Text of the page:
July 10, 2015 3:15 am

Useful HTML5 Features, Part 2

HTML 5 Drag and Drop API the days when one relied heavily on libraries and third-party plugins to achieve drag and drop functionality are coming to an end with the Drag and Drop API

Useful HTML5 Features

[wpdm_file id=141]DEMO

Browser support

The Drag and Drop API is not supported very well with 60.24% global support.

The following browsers support it:

  1. IE8+ have partial support
  2. Firefox 31+
  3. Chrome 31+
  4. Safari 7+
  5. Opera 29+
  6. To exemplify the drag and drop API we will be creating this:

It is a simple notes web app. We will just create the functionality to move your notes from the type Important Notes to the type Useless Notes. In fact, our code can be modified to include new notes and new note types with ease and the drag and drop functionality will handle them properly.

The HTML that we need is:

<div class="notes important-notes">
        <h1>Important Notes</h1>
        <div class="note">
            Turn on my PC.
        <div class="note">Get rid of referral spam</div>
        <div class="note">Responsify a website</div>
    <div class="useless-notes notes">
        <h1>Useless Notes</h1>
        <div class="note">
            Test the project on my mobile.
        <div class="note">
            Eat a pizza
        <div class="note">
            Waste some time

We have added some basic CSS:

 .note {
            float: left;
            margin: 5px;
            cursor: move;
            background-color: yellow;
            border: 1px solid black;
            width: 100px;
            height: 100px;
            overflow: auto;
            padding: 5px;

        .important-notes .note {
            background-color: lime;

        .useless-notes .note {
            background-color: yellow;

        .notes h1 {
            color: #fff;
        .notes {
            float: left;
            border: 2px solid crimson;
            background-color: #000;
            width: 48%;
            margin: 0.5%;

As you can see from the CSS, when you drag the notes to a different section they will change colors immediately as we have added selectors that change the color of the note depending on which section it is located in. You can also see that we have set the cursor to move so our users would be aware they can drag the note.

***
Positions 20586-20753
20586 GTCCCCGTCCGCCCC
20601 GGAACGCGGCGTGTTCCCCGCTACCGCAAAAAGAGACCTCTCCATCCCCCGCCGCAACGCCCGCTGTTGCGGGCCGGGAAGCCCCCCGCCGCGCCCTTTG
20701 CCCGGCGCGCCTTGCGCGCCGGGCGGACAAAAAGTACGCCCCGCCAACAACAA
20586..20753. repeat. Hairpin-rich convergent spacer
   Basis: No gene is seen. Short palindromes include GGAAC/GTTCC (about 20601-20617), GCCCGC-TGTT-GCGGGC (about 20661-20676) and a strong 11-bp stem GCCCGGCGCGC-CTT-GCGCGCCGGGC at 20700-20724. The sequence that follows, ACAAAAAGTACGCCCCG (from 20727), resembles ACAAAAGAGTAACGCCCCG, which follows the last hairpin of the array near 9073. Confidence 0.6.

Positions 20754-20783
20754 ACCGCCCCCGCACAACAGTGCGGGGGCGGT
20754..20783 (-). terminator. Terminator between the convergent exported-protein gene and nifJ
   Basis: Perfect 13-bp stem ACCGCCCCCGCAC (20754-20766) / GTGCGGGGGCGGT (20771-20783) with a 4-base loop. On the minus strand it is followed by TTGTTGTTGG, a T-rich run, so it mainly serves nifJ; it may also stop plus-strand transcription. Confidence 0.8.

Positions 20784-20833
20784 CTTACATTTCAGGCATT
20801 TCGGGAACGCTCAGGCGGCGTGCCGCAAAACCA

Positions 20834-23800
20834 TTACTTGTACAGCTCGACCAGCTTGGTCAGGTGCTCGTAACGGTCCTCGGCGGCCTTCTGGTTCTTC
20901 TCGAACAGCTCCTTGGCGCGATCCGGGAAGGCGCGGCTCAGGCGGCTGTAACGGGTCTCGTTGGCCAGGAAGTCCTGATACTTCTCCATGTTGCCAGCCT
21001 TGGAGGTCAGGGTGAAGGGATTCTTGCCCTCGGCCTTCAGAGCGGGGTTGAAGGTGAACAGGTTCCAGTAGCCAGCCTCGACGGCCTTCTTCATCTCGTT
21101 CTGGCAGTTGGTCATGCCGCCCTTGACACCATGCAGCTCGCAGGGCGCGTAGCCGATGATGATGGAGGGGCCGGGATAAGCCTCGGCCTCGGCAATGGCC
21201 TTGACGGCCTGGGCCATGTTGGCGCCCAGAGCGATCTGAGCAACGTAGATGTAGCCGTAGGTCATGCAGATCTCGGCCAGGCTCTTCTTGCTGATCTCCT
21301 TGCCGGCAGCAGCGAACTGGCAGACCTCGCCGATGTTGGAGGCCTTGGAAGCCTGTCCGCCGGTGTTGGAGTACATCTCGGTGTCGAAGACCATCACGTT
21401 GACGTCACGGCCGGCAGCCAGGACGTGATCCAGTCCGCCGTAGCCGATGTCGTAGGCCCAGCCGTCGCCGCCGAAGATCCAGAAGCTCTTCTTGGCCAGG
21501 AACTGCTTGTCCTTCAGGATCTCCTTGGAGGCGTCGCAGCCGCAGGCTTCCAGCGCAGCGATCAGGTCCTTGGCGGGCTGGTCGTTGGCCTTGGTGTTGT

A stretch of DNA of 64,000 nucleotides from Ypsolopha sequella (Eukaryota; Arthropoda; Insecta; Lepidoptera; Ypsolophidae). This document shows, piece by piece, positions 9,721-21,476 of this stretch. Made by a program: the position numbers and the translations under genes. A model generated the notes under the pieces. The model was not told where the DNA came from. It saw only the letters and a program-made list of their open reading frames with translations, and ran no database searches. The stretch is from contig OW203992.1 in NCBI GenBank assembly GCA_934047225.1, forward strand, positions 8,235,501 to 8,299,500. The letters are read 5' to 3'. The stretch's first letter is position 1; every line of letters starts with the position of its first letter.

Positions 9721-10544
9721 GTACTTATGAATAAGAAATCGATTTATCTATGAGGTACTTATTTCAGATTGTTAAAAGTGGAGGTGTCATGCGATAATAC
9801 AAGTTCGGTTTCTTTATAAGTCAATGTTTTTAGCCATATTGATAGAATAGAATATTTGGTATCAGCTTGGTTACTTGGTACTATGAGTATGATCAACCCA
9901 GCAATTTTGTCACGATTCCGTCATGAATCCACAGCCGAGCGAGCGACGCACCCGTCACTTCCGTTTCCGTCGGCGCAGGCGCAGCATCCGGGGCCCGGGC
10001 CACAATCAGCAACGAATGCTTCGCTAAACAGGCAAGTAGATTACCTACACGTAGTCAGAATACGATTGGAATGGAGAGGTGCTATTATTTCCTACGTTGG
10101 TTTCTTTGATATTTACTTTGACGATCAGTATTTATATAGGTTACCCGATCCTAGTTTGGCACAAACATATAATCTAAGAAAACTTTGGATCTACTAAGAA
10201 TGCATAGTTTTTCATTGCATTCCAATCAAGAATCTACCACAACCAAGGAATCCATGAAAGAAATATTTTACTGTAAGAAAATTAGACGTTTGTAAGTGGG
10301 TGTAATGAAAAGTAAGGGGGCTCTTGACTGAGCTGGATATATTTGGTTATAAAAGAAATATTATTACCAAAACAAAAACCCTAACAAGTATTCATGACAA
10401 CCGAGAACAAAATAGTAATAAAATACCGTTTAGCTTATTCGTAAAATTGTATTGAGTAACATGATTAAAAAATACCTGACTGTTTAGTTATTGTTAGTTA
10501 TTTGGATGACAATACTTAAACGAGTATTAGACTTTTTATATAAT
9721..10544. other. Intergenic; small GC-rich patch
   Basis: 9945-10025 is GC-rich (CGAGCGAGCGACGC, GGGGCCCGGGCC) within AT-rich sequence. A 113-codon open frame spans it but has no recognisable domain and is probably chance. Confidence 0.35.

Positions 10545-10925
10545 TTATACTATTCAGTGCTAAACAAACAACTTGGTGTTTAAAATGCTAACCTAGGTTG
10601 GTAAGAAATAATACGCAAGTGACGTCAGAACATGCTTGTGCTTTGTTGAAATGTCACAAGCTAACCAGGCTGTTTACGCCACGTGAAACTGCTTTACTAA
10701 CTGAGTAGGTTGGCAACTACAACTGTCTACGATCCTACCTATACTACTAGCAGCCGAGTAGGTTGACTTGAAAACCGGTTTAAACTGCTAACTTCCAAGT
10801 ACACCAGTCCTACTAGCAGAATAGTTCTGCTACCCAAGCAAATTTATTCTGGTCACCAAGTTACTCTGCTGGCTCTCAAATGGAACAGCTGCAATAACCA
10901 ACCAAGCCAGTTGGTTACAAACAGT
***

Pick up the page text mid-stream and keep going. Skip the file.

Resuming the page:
At first, we set up our notes and note sections in variables on DOM load.

window.onload = function() {
    var notes =  document.getElementsByClassName("note");
    var noteTypes =  document.getElementsByClassName("notes");

Then we loop for each note and add a unique class (we could have used an ID) to it. You will see why in a bit.

We add to the note an attribute of draggable so our notes can be draggable and so we do not have to manually add it when adding each note.

Then, we add an event listener that will catch the start of a drag and save its class name as data in transfer. Because the class names would be unique we would later listen for drop events and append the element with that class name to the container where the note was dropped.

for (var i = 0,n = notes.length;i < n;i++) {
        notes[i].className += " note-" + i;
        notes[i].setAttribute("draggable", true);
        notes[i].addEventListener("dragstart",function(evt) {
            evt.dataTransfer.setData("text", evt.target.className);

Finally, we loop over each note section/type and add a drop listener to it. We get the data that we saved as data in transfer (the class name of the dragged element) and use it to find the element withdocument.getElementsByClassName and move it to note section where we have dropped the note in.

for (var j = 0,nt = noteTypes.length;j<nt;j++) {
        noteTypes[j].addEventListener("dragover", function(evt) {
        function onDrop(j) {
            noteTypes[j].addEventListener('drop',function(evt) {
                var draggedData = evt.dataTransfer.getData('text');


That’s it! Nothing really complicated. If you are working on a project whose user base have the latest technologies, then you can certainly use it but you should consider adding some kind of a fallback for now.

Author Ivan Dimov

Ivan is a student of IT, a freelance web designer/developer and a tech writer. He deals with both front-end and back-end stuff. Whenever he is not in front of an Internet-enabled device he is probably reading a book or traveling. You can find more about him at: http://www.dimoff.biz. facebook, twitter

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